Holden et al v. Jensen et al

Filing 60

OPINION; Order and Judgment to issue; signed by Judge Janet T. Neff (Judge Janet T. Neff, clb)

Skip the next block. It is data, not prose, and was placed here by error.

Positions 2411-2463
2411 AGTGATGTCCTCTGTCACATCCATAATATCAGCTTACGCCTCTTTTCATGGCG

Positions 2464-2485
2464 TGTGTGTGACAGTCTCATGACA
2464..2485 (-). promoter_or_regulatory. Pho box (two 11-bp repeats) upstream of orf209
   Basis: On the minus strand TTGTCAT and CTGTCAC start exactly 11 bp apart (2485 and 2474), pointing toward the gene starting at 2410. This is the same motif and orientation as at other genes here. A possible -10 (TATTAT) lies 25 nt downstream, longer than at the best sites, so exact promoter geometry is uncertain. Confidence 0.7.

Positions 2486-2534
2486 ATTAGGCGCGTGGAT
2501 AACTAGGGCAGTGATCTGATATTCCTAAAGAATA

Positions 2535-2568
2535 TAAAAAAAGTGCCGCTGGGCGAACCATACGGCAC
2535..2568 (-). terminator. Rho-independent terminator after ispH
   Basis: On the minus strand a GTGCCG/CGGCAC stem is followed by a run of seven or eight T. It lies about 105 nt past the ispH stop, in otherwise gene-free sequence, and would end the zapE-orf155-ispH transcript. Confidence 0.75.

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UNITED STATES DISTRICT COURT WESTERN DISTRICT OF MICHIGAN SOUTHERN DIVISION ALAN and NICOLE HOLDEN, Plaintiffs, Case No. 1:10-cv-697 v HON. JANET T. NEFF SHELLY JENSEN et al., Defendants. _______________________________/ OPINION This is a civil rights action Plaintiffs, on their own behalf and as Next Friends of their minor son, Ethan, initiated against Shelley Jensen, Ethan’s preschool teacher; Penelope Miller-Smith, the Director of Special Education Services; Superintendent Terry Babbitt; and the Mona Shores School District. Plaintiffs allege nine federal and state law claims. Now pending before the Court is Defendants’ “Motion to Dismiss Plaintiffs’ Complaint and for Summary Judgment Pursuant to FED. R. CIV. P. 12(b)(1) and (6) and 56 Because Plaintiffs Did Not Exhaust Administrative Remedies Under IDEA and MMSEA” (Dkt 47). Plaintiffs filed a response in opposition (Dkt 49), and Defendants filed a reply (Dkt 43). Having fully considered the parties’ motion briefs and statements of uncontested facts, the Court determines that oral argument is unnecessary. See W.D. Mich. LCivR 7.2(d). For the reasons that follow, the Court decides that Defendants’ motion is properly granted. I. BACKGROUND A. The IDEA The Individuals with Disabilities Education Act (IDEA), 20 U.S.C. § 1400 et seq., is a Spending Clause statute that seeks to ensure that “all children with disabilities have available to them a free appropriate public education” (FAPE), § 1400(d)(1)(A). The Act “leaves to the States the primary responsibility for developing and executing educational programs for handicapped children, but imposes significant requirements to be followed in the discharge of that responsibility.” Schaffer ex rel. Schaffer v. Weast, 546 U.S. 49, 52 (2005) (quoting Board of Ed. of Hendrick Hudson Central Sch. Dist., Westchester County v. Rowley, 458 U.S. 176, 183 (1982)). Participating states, such as Michigan, must certify to the Secretary of Education that they have policies and procedures that will effectively meet the Act’s conditions, 20 U.S.C. § 1412(a). Schaffer, supra. See MICH. COMP. LAWS § 380.1701 et seq. (Michigan’s Mandatory Special Education Act [MMSEA]). State educational agencies, in turn, must ensure that local schools and teachers are meeting the state’s educational standards, 20 U.S.C. §§ 1412(a)(11), 1412(a)(15)(A). Schaffer, supra. Local educational agencies (school boards or other administrative bodies) can receive IDEA funds only if they certify to a state educational agency that they are acting in accordance with the state’s policies and procedures, § 1413(a)(1). Id. at 52-53. As the Supreme Court observed, “[t]he core of the statute ... is the cooperative process that it establishes between parents and schools,” and the “central vehicle for this collaboration is the [Individualized Education Program (IEP)] process.” Schaffer, 546 U.S. at 53. “State educational authorities must identify and evaluate disabled children, 20 U.S.C. §§ 1414(a)-(c), develop an IEP 2 for each one, § 1414(d)(2), and review every IEP at least once a year, § 1414(d)(4).” Id. The Act requires that an IEP include, among other items, (I) a statement of the child’s present levels of educational performance, . . .; .... (II) a statement of measurable annual goals, including academic and functional goals, . . . ; .... (III) a description of how the child’s progress toward meeting the annual goals described in subclause (II) will be measured and when periodic reports on the progress the child is making toward meeting the annual goals (such as through the use of quarterly or other periodic reports, concurrent with the issuance of report cards) will be provided; (IV) a statement of the special education and related services and supplementary aids and services, based on peer-reviewed research to the extent practicable, to be provided to the child, or on behalf of the child, and a statement of the program modifications or supports for school personnel that will be provided for the child . . . ; (V) an explanation of the extent, if any, to which the child will not participate with nondisabled children in the regular class and in the activities described in subclause (IV) . . . . 20 U.S.C. § 1414(d)(1)(A). Parents and guardians play a significant role in the IEP process. Schaffer, 546 U.S. at 53. They must be informed about and consent to evaluations of their child under the Act, § 1414(c)(3). Id. Parents are included as members of “IEP teams,” § 1414(d)(1)(B). Id. They have the right to examine any records relating to their child, and to obtain an “independent educational evaluation of the child,” § 1415(b)(1). Id. They must be given written prior notice of any changes in an IEP, § 1415(b)(3), and be notified in writing of the procedural safeguards available to them under the Act, § 1415(d)(1). Id. If parents believe that an IEP is not appropriate, then they may seek an 3 administrative “impartial due process hearing,” § 1415(f). Id. School districts may also seek such hearings. Id. After the due process hearing, any aggrieved party may bring a civil action in state or federal court, § 1415(i)(2). Id. In sum, the IDEA contemplates that the “special knowledge and experience of the agencies will be utilized in devising the plan, that it will be fine-tuned through the cooperation of the child’s teachers and parents, and that the advice of a qualified and impartial hearing officer will be available concerning the adequacy of the plan.” Doe v. Smith, 879 F.2d 1340, 1343 (6th Cir. 1989). Moreover, the IDEA does not preclude a disabled child from pursuing other available remedies under federal law in state or federal court, provided that the child first exhaust all administrative remedies available under state law where the relief sought is available under the IDEA. See 20 U.S.C. § 1415(l) (“Nothing in this chapter shall be construed to restrict or limit the rights, procedures and remedies available under the Constitution, the Americans with Disabilities Act of 1990 [42 U.S.C. § 12101 et seq.], title V of the Rehabilitation Act of 1973 [29 U.S.C. § 791 et seq.], or other Federal laws protecting the rights of children with disabilities, except that before the filing of a civil action under such laws seeking relief that is also available under this subchapter, the procedures under subsections (f) and (g) of this section shall be exhausted to the same extent as would be required had the action been brought under this subchapter.”). B. Relevant Facts The child at the heart of this litigation is Ethan Holden. Ethan suffers from Autism Spectrum Disorder (Compl. [Dkt 1] ¶ 8), a disability that qualifies him for special education and related services under the IDEA. In the fall of 2008, Ethan began attending preschool in a special education classroom at Ross Park Elementary School, a public school within the Mona Shores School District 4 (Mona Shores) (SMF1 ¶ 1). Plaintiffs and Mona Shores agreed to an IEP for Ethan, which Plaintiff Alan Holden signed on October 27, 2008 (id.). Later, in December 2008, Plaintiff Nicole Holden attended a Christmas party in Ethan’s classroom (Comp. ¶¶ 32-33). According to Holden, Ethan sat in a booster seat attached to a small chair during the party (id. ¶ 34). The booster seat had a small plastic “seat belt.” Holden did not believe use of the booster seat was appropriate. Plaintiffs contend, but Defendants deny, that use of the booster seat was traumatic to Ethan and caused him anxiety (SMF ¶ 17). Plaintiffs withheld Ethan from the classroom and asked for a meeting (Compl. ¶ 41). Defendants assert that the October 27, 2008 IEP in effect at the time “did not prohibit use of a booster seat or a booster seat with a strap nor did [the IEP] say Plaintiffs requested such restriction” (SMF ¶ 17). An IEP meeting was scheduled for January 16, 2009 (SMF ¶ 18). However, Plaintiffs cancelled the meeting, apparently at the last minute (id.). Defendants assert that because Plaintiffs did not appear for the scheduled meeting, the Mona Shores team members who convened for the meeting developed ideas for a new IEP, but no new IEP was formally promulgated (id.). Mona Shores rescheduled the IEP meeting to January 23, 2009, and members of the IEP team from Mona Shores convened at that time (SMF ¶ 18). However, Plaintiffs again cancelled the meeting. Plaintiffs contend that those team members who were present promulgated an IEP on January 23, 2009, without their input, and that the IEP “included an evaluation of [Ethan’s] academic achievement and functional performance which was substantially different from the one Defendants prepared just three months earlier” and “proposed severely restricting [Ethan’s] 1 Statement of Material Facts (Dkt 24), Plaintiffs’ Response and Statement of Material Facts (Dkt 29-1), and Defendants’ Reply to Plaintiffs’ Statement of Material Facts (Dkt 44). 5 placement so that he would no longer be educated in the least restrictive environment” (id.). Defendants deny that an IEP was promulgated. Defendants point to a January 23, 2009 letter from Special Education Director Miller-Smith to Plaintiffs, stating, “Because the district values your participation, the IEP team elected to suspend the meeting in hopes that we will be able to schedule a convenient time for you in the near future to conclude the IEP” (Dkt 23 at 9, Ex. C). Plaintiffs retained the services of attorney Veena Rao of the Michigan Protection and Advocacy Service, Inc. (SMF ¶ 4). On or about February 6, 2009, attorney Rao commenced the administrative process set forth in the IDEA by requesting an IDEA due process hearing, 20 U.S.C. § 1415(b)(7) (id.). According to Plaintiffs, their due process complaint concerned “the school district’s failure to require a functional behavior assessment and a positive behavior intervention plan to address the ‘behavioral needs’ that are identified in the [Present Level of Academic Achievement and Functional Performance] PLAAFP statement” (id. ¶ 3). The State of Michigan Office of Administrative Hearings and Rules (SOAHR) scheduled a pre-conference hearing for March 10, 2009 (id. ¶ 5). Plaintiffs received notice of the pre-hearing conference and additional information from SOAHR concerning the nature of the hearing and their rights under the IDEA (id.). On February 24, 2009, the parties reconvened the IEP team to review Ethan’s IEP (SMF ¶ 21). Plaintiffs requested that Defendants no longer use the booster seat with Ethan, and Defendants agreed to this request (id.). Plaintiffs state that Defendants also agreed that Ethan would not be moved to a more restrictive environment and that both agreements of the parties were placed in an IEP (id.). However, Defendants deny that a new IEP was formally adopted at the February 24, 2009 meeting (id.). 6 At the March 10, 2009 pre-conference hearing, with attorney Rao appearing on their behalf, Plaintiffs voluntarily withdrew and agreed to dismiss their due process hearing request (SMF ¶¶ 67). SOAHR Administrative Law Judge Michael L. Heredeen consequently dismissed their due process complaint and removed their complaint from the SOAHR hearing docket (id. ¶ 7). No due process hearing was ever held. Plaintiffs subsequently met with the other Mona Shores IEP team members to try to develop a new IEP for Ethan (SMF ¶ 8). However, on or about April 27, 2009, Plaintiff Nicole Holden, while assisted by a different representative of the Michigan Protection and Advocacy Service, Inc., Laurie A. Flemington, indicated that Plaintiffs wished to “table” the development of a new IEP for Ethan (id. ¶ 9). Ethan remained a student in the Mona Shores School District for the remainder of the 2008-09 school year (id. ¶ 10). On June 8, 2009, the IEP team agreed to and adopted a new IEP for Ethan, which Plaintiff Alan Holden signed on June 9, 2009 (SMF ¶ 11). However, before the 2009-10 school year began, Plaintiffs withdrew Ethan from Mona Shores and enrolled him in a neighboring school district, Fruitport Community Schools (SMF ¶ 12). Plaintiffs indicate that the transfer was precipitated by their move from their apartment to a house in the Fruitport school district (id. ¶¶ 12, 23). Ethan is receiving an education through an IEP developed with the Fruitport Community Schools (id. ¶ 13). Plaintiffs admit they have not pursued their administrative remedies with Mona Shores and have not asked Mona Shores to further develop an IEP for Ethan (id. ¶ 15). On July 21, 2010, Plaintiffs initiated this nine-count suit against teacher Jensen, Director of Special Education Services Miller-Smith, Superintendent Babbitt, and the Mona Shores School District. Plaintiffs allege the following nine claims: 7 I. Violation of the Fourth Amendment, under 42 U.S.C. § 1983; II. Violation of the Fourteenth Amendment, under 42 U.S.C. § 1983; III. Violation of the Americans with Disabilities Act, 42 U.S.C. § 12132; IV. Violation of the Rehabilitation Act, 29 U.S.C. § 794; V. Violation of the Persons with Disabilities Civil Rights Act, MICH. COMP. LAWS § 37.1103; VI. Battery; VII. Assault; VIII. False Imprisonment; and IX. Intentional Infliction of Emotional Distress. On August 18, 2010, Defendants requested a Pre-Motion Conference, proposing to file a dispositive motion based on their proposition that all nine counts of Plaintiffs’ Complaint come within the IDEA’s purview and that Plaintiffs have not yet exhausted their administrative remedies (Dkt 7). Following a Pre-Motion Conference on October 10, 2010, this Court issued a briefing schedule, permitting the parties to brief the exhaustion question Defendants presented. The parties filed their respective motion papers in December 2010 (Dkts 22-49). II. ANALYSIS A. Nature of Motion and Standard of Review Defendants’ motion is a combined motion under Federal Rules of Civil Procedure 12(b)(1), 12(b)(6) and 56. Defendants argue that in failing to allege that Plaintiffs exhausted their IDEA remedies, Plaintiffs’ Complaint does not give this Court “subject-matter jurisdiction” over Plaintiffs’ claims, FED. R. CIV. P. 12(b)(1), and does not “state a claim upon which relief can be granted,” FED. 8 R. CIV. P. 12(b)(6) (Dkt 23 at 12). Alternatively, Defendants argue that if these omissions are insufficient bases for dismissal, then this Court should grant Defendants summary judgment under FED. R. CIV. P. 56(c) and dismiss Plaintiffs’ Complaint because there is no genuine issue as to any material fact regarding Plaintiffs’ failure to exhaust IDEA-related administrative procedures and remedies (id. at 13). Plaintiffs assert that the exhaustion issue Defendants present for this Court’s review should be resolved under Rule 56, and that this Court should conclude that there is a disputed issue of material fact as to whether exhaustion would be futile (Dkt 49 at 17). Plaintiffs opine that they had no duty to specifically plead exhaustion and that resolving Defendants’ arguments under Rule 12(b)(1) would therefore be inappropriate (id.). The circuits are split on whether exhaustion of administrative remedies under the IDEA is a jurisdictional requirement or whether exhaustion is merely a condition precedent for filing an IDEA lawsuit. See Sagan v. Sumner County Bd. of Educ., 726 F. Supp. 2d 868, 872 (M.D. Tenn. 2010) (cataloging cases). Some circuits have held that the failure to exhaust administrative remedies does not deprive a court of subject-matter jurisdiction, reasoning that the lack of exhaustion is usually waivable whereas a lack of subject-matter jurisdiction is not. Id. Other circuits have concluded that exhaustion of administrative remedies is a jurisdictional prerequisite, with the failure to exhaust administrative remedies therefore resulting in dismissal for lack of subject-matter jurisdiction. Id. The Sixth Circuit Court of Appeals has not yet decided the issue. In B.H. v. Portage, No. 1:08-cv-293, 2009 WL 277051, at *4 (W.D. Mich. Feb. 2, 2009), Magistrate Judge Joseph G. Scoville considered the question of the proper motion standard in light of the analysis applied in Jones v. Bock, 549 U.S. 199 (2007) (analyzing the exhaustion provision 9 of the Prison Litigation Reform Act (PLRA), 28 U.S.C. § 1915A, and finding that, although many lower courts, including the Sixth Circuit, had treated this provision as jurisdictional, exhaustion is better regarded as an affirmative defense). Judge Scoville concluded that failure to exhaust administrative remedies in the IDEA context is similarly an affirmative defense, not a jurisdictional bar. Consequently, Judge Scoville determined that a motion brought pursuant to Rule 12(b)(1) was not an appropriate vehicle by which to raise the issue, although the court perceived “no substantial difference” between the defendants’ Rule 12(b)(1) motion (a facial attack based on the allegations in the complaint alone) and a motion for summary judgment (a factual attack relying on matters outside the pleadings). Id. See also Payne v. Peninsula Sch. Dist., ___ F.3d ___, 2011 WL 3211503, at *2 (9th Cir. July 29, 2011) (overruling its earlier treatment of IDEA § 1415(l) “in light of a spate of Supreme Court cases clarifying the difference between provisions limiting our subject matter jurisdiction ... and claims processing provisions”). The Court is persuaded by the reasoning of Judge Scoville and the circuits concluding that the failure to exhaust administrative remedies does not deprive a court of subject-matter jurisdiction. As the Ninth Circuit observed, and as the discussion of Defendants’ motion makes evident, infra, “the exhaustion requirement in § 1415(l) is not a check-the-box kind of exercise” but an “inexact science,” presenting questions that are better addressed through a fact-specific assessment of the affirmative defense than through an inquiry about whether the court has the power to decide the case at all. See Payne, 2011 WL 3211503, at *5. In light of the record matters referenced by the parties as well as Plaintiffs’ agreement to proceed under Rule 56, the Court determines it may properly analyze Defendants’ motion under the standard for deciding Rule 56 motions. 10 Summary judgment is appropriate when there are no issues of material fact in dispute and the moving party is entitled to judgment as a matter of law. FED. R. CIV. P. 56(a). The Court must view the factual evidence and draw all reasonable inferences in favor of the nonmoving party. See S.E. v. Grant County Bd. of Educ., 544 F.3d 633, 637 (6th Cir. 2008) (citing Matsushita Elec. Indus. Co. v. Zenith Radio Corp., 475 U.S. 574, 587 (1986)). B. Discussion “Plaintiffs bringing claims under the IDEA are generally required to exhaust their administrative remedies before bringing a civil action.” Donoho ex rel. Kemp v. Smith County Bd. of Educ., 21 F. App’x 293, 296 (6th Cir. 2001) (citing Covington v. Knox County Sch. Sys., 205 F.3d 912, 915 (6th Cir. 2000), and Crocker v. Tennessee Secondary Sch. Athletic Ass’n, 873 F.2d 933, 935 (6th Cir. 1989) (examining § 1415(e)(2), the predecessor to § 1415(i)(2)). Exhaustion “‘enables the agency to develop a factual record, to apply its expertise to the problem, to exercise its discretion, and to correct its own mistakes, and is credited with promoting accuracy, efficiency, agency autonomy, and judicial economy.’” Donoho, supra (quoting Christopher W. v. Portsmouth Sch. Comm., 877 F.2d 1089, 1094 (1st Cir. 1989)). The Sixth Circuit has highlighted the importance of the factfinding aspect of the exhaustion requirement, in particular, observing that “[f]ederal courts—generalists with no expertise in the educational needs of handicapped students—are given the benefit of expert factfinding by a state agency devoted to this very purpose. Such a mechanism is necessary to give effect to a fundamental policy underlying the [IDEA]: ‘that the needs of handicapped children are best accommodated by having the parents and the local education agency work together to formulate an individualized plan for each handicapped child’s education.’ Smith v. Robinson, 468 U.S. 992, 1012, 104 S. Ct. 3457, 11 3468, 82 L. Ed. 2d 746 (1984). Were federal courts to set themselves up as the initial arbiters of handicapped children’s educational needs before the administrative process is used, they would endanger not only the procedural but also the substantive purposes of the Act.” Crocker, 873 F.2d at 935. “To allow parents to come directly to federal courts will render the entire scheme [of the IDEA] nugatory.” Id. Thus, as noted supra, the IDEA provides that a disabled child may pursue other available remedies under federal law only after exhausting the IDEA procedures. 20 U.S.C. § 1415(l). Additionally, some courts have held that whenever a claim falls within the purview of the IDEA, exhaustion is required. See Covington, 205 F.3d at 915 (collecting cases). See, e.g., Franklin v. Frid, 7 F. Supp. 2d 920, 925-26 (W.D. Mich. 1998) (concluding that despite allegations of a school official’s intentionally humiliating, poking, hitting, slapping, and verbally abusing a student, the “gravamen of the claim” fell within the purview of the IDEA, requiring exhaustion). Defendants argue that Plaintiffs’ federal law claims (Counts I-V) must be dismissed because the remedies for their allegations are available under the IDEA (Dkt 23 at 28). Defendants argue that Plaintiffs’ state-law claims (Counts VI-IX) must also be dismissed because these claims relate to implementation of Ethan’s IEP (id. at 28-29). Plaintiffs do not contest the applicability of the IDEA exhaustion requirement to their claims, nor do Plaintiffs contest that their claims are unexhausted (Dkt 49 at 6). Rather, Plaintiffs argue that pursuit of the administrative process would be futile, thereby excusing their failure to exhaust (id.). Both the United States Supreme Court and the Sixth Circuit Court of Appeals have held that exhaustion is not required under the IDEA if it would be “futile or inadequate” to protect the plaintiff’s rights. Honig v. Doe, 484 U.S. 305, 326-27 (1988); Covington, 205 F.3d at 917. The 12 burden of demonstrating futility or inadequacy rests on the party seeking to bypass the administrative procedures. Honig, 484 U.S. at 327; Crocker, 873 F.2d at 937. Pointing to four characteristics of their case, Plaintiffs argue that exhaustion is futile “because of the unique facts of this case” (Dkt 29 at 19). However, the Court is not convinced that Plaintiffs have borne their burden of demonstrating the futility of the administrative process they seek to bypass. 1. Tort Allegations First, Plaintiffs point out that they are not complaining about the denial of a FAPE, but about “tortious physical acts which the IDEA remedies are not designed to redress” (Dkt 49 at 19). Plaintiffs reference an observation by the First Circuit Court of Appeals in Nieves-Marquez v. Puerto Rico, 353 F.3d 108, 125 (1st Cir. 2003), that the “IDEA’s primary purpose is to ensure a FAPE, not to serve as a tort-like mechanism for compensating personal injury” (id.). The First Circuit in Nieves-Marquez was not deciding whether the type of claims the plaintiffs alleged permitted the plaintiffs to bypass the administrative process. Indeed, the plaintiffs in Nieves-Marquez had exhausted their administrative remedies. The First Circuit was examining the IDEA to determine whether money damages were available, in an effort to decide the ultimate question before it, which was whether the defendants were immune under the Eleventh Amendment from claims for monetary relief. Plaintiffs therefore improperly rely on Nieves-Marquez as a case supporting the proposition that pleading tort claims creates an avenue around the administrative process. Similarly, in another case upon which Plaintiffs rely, McCormick v. Waukegan Sch. Dist. No. 60, 374 F.3d 564, 567-68 (7th Cir. 2004), the Seventh Circuit permitted certain unexhausted tort claims against the defendant school district to proceed, not because torts were alleged, but because 13 the plaintiff demonstrated that exhaustion of administrative remedies would be futile where the IDEA does not provide medical services to disabled individuals (beyond diagnostic and evaluative services) and the plaintiff’s claim centered on the permanent physical damage to his kidneys. See also Padilla v. Sch. Dist. No. 1, 233 F.3d 1268 (10th Cir. 2000) (dismissing the plaintiff’s IDEA-based § 1983 claims against the school district but permitting the ADA claim to proceed under the “narrow circumstances” where the plaintiff sought damages “solely to redress the fractured skull and other physical injuries she suffered”). What revealed futility (or failed to do so) in these cases then was not whether the plaintiff had pleaded a tort claim, but whether the plaintiff had alleged injuries that could not be redressed “to any degree” by the IDEA’s administrative procedures and remedies. S.E., 544 F.3d at 642 (quoting Robb v. Bethel Sch. Dist. # 403, 308 F.3d 1047, 1048 (9th Cir. 2002) (holding that a student suing for lost educational opportunities and emotional damages based on her removal from the classroom in favor of allegedly deficient, unsupervised student tutoring must exhaust administrative remedies); Padilla, 233 F.3d at 1274-75. The IDEA covers “any matter relating to the identification, evaluation, or educational placement of the child, or the provision of a free appropriate public education to such child.” 20 U.S.C. § 1415(b)(1)(E). Where a plaintiff alleges injuries “that could be redressed to some degree by the IDEA’s administrative procedures and remedies, then the courts should require exhaustion of administrative remedies.” Robb, 308 F.3d at 1054. Indeed, “even where the IDEA’s ability to remedy a particular injury is unclear, exhaustion should be required in order to give educational agencies an initial opportunity to ascertain and alleviate the alleged problem.” Padilla, 233 F.3d 14 at 1274. The dispositive question in the futility analysis is not then simply whether a plaintiff has pleaded a tort claim; therefore, Plaintiffs’ first argument does not satisfy their burden. 2. Request for Money Damages Second, in support of their futility argument, Plaintiffs point to the fact that they are seeking only money damages, and they claim that the “only remedy” to compensate Ethan for the past instances of restraint is money damages (Dkt 49 at 19, 23-25). The Sixth Circuit has held that damages are “unavailable through the [IDEA] administrative process.” Covington, 205 F.3d at 918. The Sixth Circuit has also made clear that a money damages claim alone does not excuse plaintiffs from exhausting their administrative remedies. Covington, 205 F.3d at 916 (citing Charlie F. v. Board of Educ., 98 F.3d 989, 991-93 (7th Cir. 1996); Doe v. Alfred, 906 F. Supp. 1092, 1098 (S.D. W.Va. 1995) (noting that “a clear majority of courts hold exhaustion necessary despite the assertion of a contemporaneous § 1983 claim for damages”); Waterman by Waterman v. MarquetteAlger Intermediate Sch. Dist., 739 F. Supp. 361, 364-66 (W.D. Mich. 1990). The Sixth Circuit reasoned that the rationales for requiring exhaustion, even when the plaintiff seeks money damages, are (1) that plaintiffs could otherwise circumvent the IDEA’s elaborate scheme simply by appending a claim for damages; and (2) that the administrative process might ultimately afford sufficient relief to the injured party, even if it is not the specific relief that the plaintiff requested. Covington, 205 F.3d at 916-17 (citing Waterman, 739 F.Supp. at 365, and Charlie F., 98 F.3d at 991-93); see also FED. R. CIV. P. 54(c) (providing that every final judgment, other than a default judgment, “should grant the relief to which each party is entitled, even if the party has not demanded that relief in its pleadings”). 15 Plaintiffs emphasize that the Covington panel ultimately held, on the facts before it, that “exhaustion would be futile because money damages, which are unavailable through the administrative process, are the only remedy capable of redressing [the minor’s] injuries.” Covington, 205 F.3d at 917-18. However, the facts in this case are not similar to the “unique circumstances” in Covington and therefore do not merit the same conclusion. In Covington, the panel highlighted that the injured child had already graduated from school and his injuries were “wholly in the past.” Here, Ethan is far from his graduation date, and Plaintiffs’ Complaint alleges injuries for which relief may be presently available. Plaintiffs’ Complaint delineates the psychological stress and injury purportedly caused by the use of restraints in classrooms (Compl. ¶¶ 55-86). Plaintiffs allege that Ethan suffered injury as a result of his exclusion from and denial of the benefits of Defendants’ regular educational services and programs that were offered to other Ross Park Elementary School students (id. ¶¶ 123, 126, 133, 142). The remediation of Ethan’s injuries and academic deficiencies, if any, is initially best addressed by educational professionals through the administrative process. The rationales the Covington panel identified for requiring exhaustion–avoiding circumvention by parties and not affording more than “sufficient” relief to an injured party–are fully applicable on these facts. In short, Plaintiffs’ reliance on their claim for money damages does not demonstrate the futility of the administrative process. “The theory behind the grievance may activate the IDEA’s process, even if the plaintiff wants a form of relief that the IDEA does not supply.” Charlie F., 98 F.3d at 992; cf. Booth v. Churner, 532 U.S. 731 (2001) (holding that, under the PLRA, prisoners are not excused from pursuing administrative remedies simply because they have requested money damages unavailable under a prison’s administrative procedures). 16 3. Purported Administrative Resolution Third, Plaintiffs argue that futility is demonstrated because “all educational issues were resolved through the IEP process,” where the school agreed to discontinue the restraint before Ethan left the district (Dkt 49 at 19). Plaintiffs commenced the administrative process but dismissed their case before a due process hearing could be held. Their argument that exhausting their administrative remedies would be futile because “all was resolved” contradicts the allegations in their Complaint. Plaintiffs allege that “[t]he evaluation contained in the January 23, 2009, IEP is inaccurate and unrealistic, and the proposed IEP was developed in order to retaliate against the Holdens for complaining about the restraint used on Ethan” (Compl. ¶ 51). Plaintiffs allege that “[t]he new IEP proposed severely restricting Ethan’s educational environment to an extent that he would not be placed in the least restrictive environment in which he could be educated” (id. ¶ 52). Last, Plaintiffs allege that Ethan suffered injury as a result of his exclusion from and denial of the benefits of Defendants’ regular educational services and programs that were offered to other Ross Park Elementary School students (id. ¶¶ 123, 126, 133, 142). Again, the remediation of Ethan’s injuries and academic deficiencies, if any, is initially best addressed by educational professionals through the administrative process. The exhaustion requirement is “more than a matter of form,” and “[i]nsisting on exhaustion forces parties to take administrative proceedings seriously.” S.E., 544 F.3d at 643 n.10 (quoting P. Gioioso & Sons, Inc. v. OSHRC, 115 F.3d 100, 104 (1st Cir. 1997)). Plaintiffs’ argument, while artful, does not support bypassing the administrative process. 17 4. Transfer to New School District Last, in support of their futility argument, Plaintiffs rely on the fact that they moved Ethan to a new school district, arguing that Mona Shores therefore can no longer provide Ethan with a remedy (Dkt 49 at 19, 21-22). Plaintiffs again rely heavily on Covington, where the Sixth Circuit determined exhaustion would be futile, in part, because the injured child had already graduated from school. 205 F.3d at 917-18. In S.E., 544 F.3d at 642, the plaintiffs, who had withdrawn their child from the public school in favor of home-schooling her, also attempted to rely on parts of the Sixth Circuit’s decision in Covington as supporting their futility argument. However, the Sixth Circuit observed that its “reasoning in that case also lends support to the argument for exhaustion.” Id. at 642. See also Doe By & Through Doe v. Smith, 879 F.2d 1340, 1343 (6th Cir. 1989) (observing that the parents’ unilateral act of removing their child from a public school does not mean that administrative procedures may be bypassed absent a showing that exhaustion of the administrative process would be futile). The Sixth Circuit determined that the issues raised in the litigation were “best first addressed by the comprehensive administrative process Congress put in place for resolution of differences in the educational setting.” S.E., 544 F.3d at 643. Further, in considering whether the administrative process could still address the child’s alleged injuries, the Sixth Circuit noted that the process may have in-kind services and resources available to it for assistance of students who have been aggrieved in some way by the system. Id. The IDEA requires a school district to provide not only education but also “related services,” which means “transportation, and such developmental, corrective, and other supportive services (including speech-language pathology and audiology services, interpreting services, psychological 18 services, physical and occupational therapy, recreation, including therapeutic recreation, social work services, school nurse services designed to enable a child with a disability to receive a free appropriate public education as described in the individualized education program of the child, counseling services, including rehabilitation counseling, orientation and mobility services, and medical services, except that such medical services shall be for diagnostic and evaluation purposes only) as may be required to assist a child with a disability to benefit from special education, and includes the early identification and assessment of disabling conditions in children.” 29 U.S.C. § 1401(26)(A). Hence, exhaustion of the IDEA processes is justifiable whether the process demonstrates that adequate remedial services can be provided or whether exhaustion provides information relevant to claims under other statutes. Charlie F., 98 F.3d at 992. The administrative process facilitates the compilation of a fully developed record by a factfinder versed in the educational needs of disabled children–and that record is an invaluable resource for a state or federal court required to adjudicate a subsequent civil action covering the same terrain. Frazier v. Fairhaven Sch. Comm., 276 F.3d 52, 61 (1st Cir. 2002) (rejecting the plaintiffs’ futility argument, which was based on their daughter’s graduation from high school). “Fidelity to the IDEA’s exhaustion requirement ensures such an outcome.” Id. In sum, the Court decides that Plaintiffs have not borne their burden of demonstrating the futility of the administrative process. That Plaintiffs have pleaded tort claims, requested money damages, entered into prior agreements with Defendants, and unilaterally transferred their child to another school district does not demonstrate that Ethan’s alleged injuries cannot be redressed “to any degree” by the IDEA’s administrative procedures and remedies. Rather, this Court agrees with 19 Defendants that exhaustion should be required in order to give the educational agencies the initial opportunity to ascertain and alleviate the alleged problem or provide information relevant to claims under other statutes. Allowing Plaintiffs to completely bypass the IDEA’s administrative process en route to this Court would disrupt the carefully calibrated balance of the Act and instead shift the burden of fact-finding from the educational specialists to this Court. See Frazier, 276 F.3d at 61. As Plaintiffs have conceded both that the exhaustion requirement applies to their claims and that the requirement is unmet, and further failed to demonstrate the futility of the administrative process, the Court dismisses Plaintiff’s Complaint. Plaintiffs request that if this Court determines to dismiss their Complaint, that the dismissal be without prejudice (Dkt 29 at 29-30). Defendants do not address this request in their reply, but Defendants’ argument, that adjudication must be postponed pending administrative exhaustion, lends support to the conclusion. Moreover, given this Court’s analysis of Defendants’ motion, this Court is persuaded that dismissal without prejudice is proper. See, e.g., S.E., 544 F.3d at 643 (holding that the district court correctly dismissed the plaintiff’s Rehabilitation Act claim without prejudice). III. CONCLUSION For the foregoing reasons, the Court grants Defendants’ “Motion to Dismiss Plaintiffs’ Complaint and for Summary Judgment Pursuant to FED. R. CIV. P. 12(b)(1) and (6) and 56 Because Plaintiffs Did Not Exhaust Administrative Remedies Under IDEA and MMSEA” (Dkt 47), and dismisses Plaintiffs’ Complaint without prejudice. An Order and Judgment consistent with this Opinion will enter. Date: September 12, 2011 /s/ Janet T. Neff JANET T. NEFF United States District Judge 20